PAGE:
Posted in All Judgements, Supreme Court

CIT vs. Chet Ram (HUF)

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DATE: September 12, 2017 (Date of pronouncement)
DATE: September 27, 2017 (Date of publication)
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S. 45(5): Enhanced compensation and interest thereon under an interim order passed by the High Court in pending appeals relating to land acquisition matter are liable to be assessed for income tax in the year in which it has been received

Section 45(5) read as a whole [including 3 clause (c)] not only deals with reworking as urged on behalf of the asseess but also with the change in the full value of the consideration (computation) and since the enhanced compensation/consideration (including interest under Section 28 of the 1894 Act) becomes payable/paid under the 1894 Act at different stages, the receipt of such enhanced compensation/consideration is to be taxed in the year of receipt subject to adjustment, if any, under Section 155 (16) of the 1961 Act, later on. Hence, the year in which enhanced compensation is received is the year of taxability. Consequently, even in cases where pending appeal, the Court/tribunal/authority before which appeal is pending, permits the claimant to withdraw against security or otherwise the enhanced compensation (which is in dispute) the same is liable to be taxed under Section 45(5) of the 1961 Act. This is the scheme of Section 45(5) and Section 155 (16) of the 1961 Act. We may clarify that even before the insertion of Section 45(5)(c) and Section 155(16) w.e.f. 1-4-2004, the receipt of enhanced compensation under Section 45(5)(b) was taxable in the year of receipt which is only reinforced by insertion of clause (c) because the right to receive payment under the 1894 Act is not in doubt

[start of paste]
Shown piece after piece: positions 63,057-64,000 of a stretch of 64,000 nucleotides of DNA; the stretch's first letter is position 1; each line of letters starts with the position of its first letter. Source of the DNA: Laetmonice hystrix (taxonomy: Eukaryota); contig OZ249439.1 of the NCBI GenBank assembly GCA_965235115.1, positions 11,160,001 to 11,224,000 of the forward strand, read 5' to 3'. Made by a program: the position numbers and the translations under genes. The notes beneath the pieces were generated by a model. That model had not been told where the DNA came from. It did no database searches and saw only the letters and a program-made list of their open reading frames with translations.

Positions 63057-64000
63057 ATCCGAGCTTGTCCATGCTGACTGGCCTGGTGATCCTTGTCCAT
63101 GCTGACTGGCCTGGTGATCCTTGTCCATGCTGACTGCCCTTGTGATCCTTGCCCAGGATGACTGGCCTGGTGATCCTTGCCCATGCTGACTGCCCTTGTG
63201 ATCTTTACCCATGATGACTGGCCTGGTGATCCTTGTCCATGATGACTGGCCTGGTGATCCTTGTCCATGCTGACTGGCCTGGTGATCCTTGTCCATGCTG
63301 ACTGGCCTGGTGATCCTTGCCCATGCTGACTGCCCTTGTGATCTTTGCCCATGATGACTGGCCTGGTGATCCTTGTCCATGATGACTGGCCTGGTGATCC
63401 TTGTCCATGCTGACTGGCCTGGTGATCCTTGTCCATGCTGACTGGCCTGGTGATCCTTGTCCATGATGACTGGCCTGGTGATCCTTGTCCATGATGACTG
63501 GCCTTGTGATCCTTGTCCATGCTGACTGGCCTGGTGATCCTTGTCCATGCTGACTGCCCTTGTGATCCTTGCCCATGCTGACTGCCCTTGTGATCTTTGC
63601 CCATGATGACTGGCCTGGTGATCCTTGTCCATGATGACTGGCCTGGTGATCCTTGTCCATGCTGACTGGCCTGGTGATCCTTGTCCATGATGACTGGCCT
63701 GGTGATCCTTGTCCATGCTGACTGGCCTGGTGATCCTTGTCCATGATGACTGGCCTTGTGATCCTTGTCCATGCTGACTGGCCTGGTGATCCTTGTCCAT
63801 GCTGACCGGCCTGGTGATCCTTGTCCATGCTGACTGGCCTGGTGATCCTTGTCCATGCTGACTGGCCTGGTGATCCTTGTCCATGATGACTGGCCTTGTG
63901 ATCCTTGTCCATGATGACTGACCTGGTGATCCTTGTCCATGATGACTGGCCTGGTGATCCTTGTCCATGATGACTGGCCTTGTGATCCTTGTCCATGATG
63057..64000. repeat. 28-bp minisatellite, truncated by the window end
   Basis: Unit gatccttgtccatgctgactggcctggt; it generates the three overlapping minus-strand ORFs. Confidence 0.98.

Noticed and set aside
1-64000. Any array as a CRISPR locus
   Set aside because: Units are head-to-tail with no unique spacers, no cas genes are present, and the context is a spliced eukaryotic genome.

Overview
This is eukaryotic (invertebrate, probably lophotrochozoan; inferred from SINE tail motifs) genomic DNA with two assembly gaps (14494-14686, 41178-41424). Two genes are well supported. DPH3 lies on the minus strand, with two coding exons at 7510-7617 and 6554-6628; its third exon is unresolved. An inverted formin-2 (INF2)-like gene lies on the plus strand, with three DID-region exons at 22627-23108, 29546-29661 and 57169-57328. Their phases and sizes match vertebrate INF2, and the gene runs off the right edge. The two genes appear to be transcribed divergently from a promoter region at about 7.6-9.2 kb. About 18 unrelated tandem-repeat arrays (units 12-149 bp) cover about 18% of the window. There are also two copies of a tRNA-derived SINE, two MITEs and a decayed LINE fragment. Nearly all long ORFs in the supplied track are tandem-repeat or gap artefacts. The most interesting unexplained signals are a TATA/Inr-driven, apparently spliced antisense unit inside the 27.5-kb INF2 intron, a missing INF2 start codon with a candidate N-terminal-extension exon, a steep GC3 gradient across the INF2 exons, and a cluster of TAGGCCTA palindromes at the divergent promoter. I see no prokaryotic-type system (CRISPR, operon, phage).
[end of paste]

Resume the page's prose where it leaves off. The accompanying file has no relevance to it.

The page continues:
Posted in All Judgements, Supreme Court

Oriental Insurance Co Ltd vs. DCIT (Delhi High Court)

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DATE: August 30, 2017 (Date of pronouncement)
DATE: September 2, 2017 (Date of publication)
AY: 2005-06
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CITATION:
S. 115JB: As Insurance companies are required to prepare accounts as per the Insurance Act and not as per Schedule VI to the Companies Act, s. 115JB does not apply. Insurance companies are not taxed on commercial profits but on profits as computed under the Insurance Act. Accordingly, income earned on sale/redemption of investments is not chargeable to tax